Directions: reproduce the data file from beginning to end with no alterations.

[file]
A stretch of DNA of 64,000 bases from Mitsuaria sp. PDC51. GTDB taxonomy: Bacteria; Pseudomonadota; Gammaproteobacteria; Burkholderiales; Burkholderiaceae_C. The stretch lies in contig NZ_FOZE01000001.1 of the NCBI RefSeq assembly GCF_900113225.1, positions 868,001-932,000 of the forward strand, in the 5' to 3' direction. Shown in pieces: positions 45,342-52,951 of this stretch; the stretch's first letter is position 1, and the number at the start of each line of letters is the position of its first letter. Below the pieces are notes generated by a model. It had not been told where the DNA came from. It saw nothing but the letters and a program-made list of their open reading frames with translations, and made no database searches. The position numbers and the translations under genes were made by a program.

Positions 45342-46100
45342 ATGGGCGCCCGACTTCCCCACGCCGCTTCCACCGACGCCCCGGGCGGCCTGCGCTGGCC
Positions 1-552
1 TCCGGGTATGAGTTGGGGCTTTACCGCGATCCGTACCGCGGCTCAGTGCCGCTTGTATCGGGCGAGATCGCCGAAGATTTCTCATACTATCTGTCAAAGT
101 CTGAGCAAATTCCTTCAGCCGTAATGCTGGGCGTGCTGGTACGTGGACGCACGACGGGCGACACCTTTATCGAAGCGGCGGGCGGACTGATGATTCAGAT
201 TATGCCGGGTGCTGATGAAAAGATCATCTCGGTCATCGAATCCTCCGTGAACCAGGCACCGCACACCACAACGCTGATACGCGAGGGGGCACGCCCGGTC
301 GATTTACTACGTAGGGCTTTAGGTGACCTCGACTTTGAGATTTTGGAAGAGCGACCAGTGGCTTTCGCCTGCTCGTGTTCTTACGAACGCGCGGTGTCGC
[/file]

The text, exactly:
A stretch of DNA of 64,000 bases from Mitsuaria sp. PDC51. GTDB taxonomy: Bacteria; Pseudomonadota; Gammaproteobacteria; Burkholderiales; Burkholderiaceae_C. The stretch lies in contig NZ_FOZE01000001.1 of the NCBI RefSeq assembly GCF_900113225.1, positions 868,001-932,000 of the forward strand, in the 5' to 3' direction. Shown in pieces: positions 45,342-52,951 of this stretch; the stretch's first letter is position 1, and the number at the start of each line of letters is the position of its first letter. Below the pieces are notes generated by a model. It had not been told where the DNA came from. It saw nothing but the letters and a program-made list of their open reading frames with translations, and made no database searches. The position numbers and the translations under genes were made by a program.

Positions 45342-46100
45342 ATGGGCGCCCGACTTCCCCACGCCGCTTCCACCGACGCCCCGGGCGGCCTGCGCTGGCC
Positions 1-552
1 TCCGGGTATGAGTTGGGGCTTTACCGCGATCCGTACCGCGGCTCAGTGCCGCTTGTATCGGGCGAGATCGCCGAAGATTTCTCATACTATCTGTCAAAGT
101 CTGAGCAAATTCCTTCAGCCGTAATGCTGGGCGTGCTGGTACGTGGACGCACGACGGGCGACACCTTTATCGAAGCGGCGGGCGGACTGATGATTCAGAT
201 TATGCCGGGTGCTGATGAAAAGATCATCTCGGTCATCGAATCCTCCGTGAACCAGGCACCGCACACCACAACGCTGATACGCGAGGGGGCACGCCCGGTC
301 GATTTACTACGTAGGGCTTTAGGTGACCTCGACTTTGAGATTTTGGAAGAGCGACCAGTGGCTTTCGCCTGCTCGTGTTCTTACGAACGCGCGGTGTCGC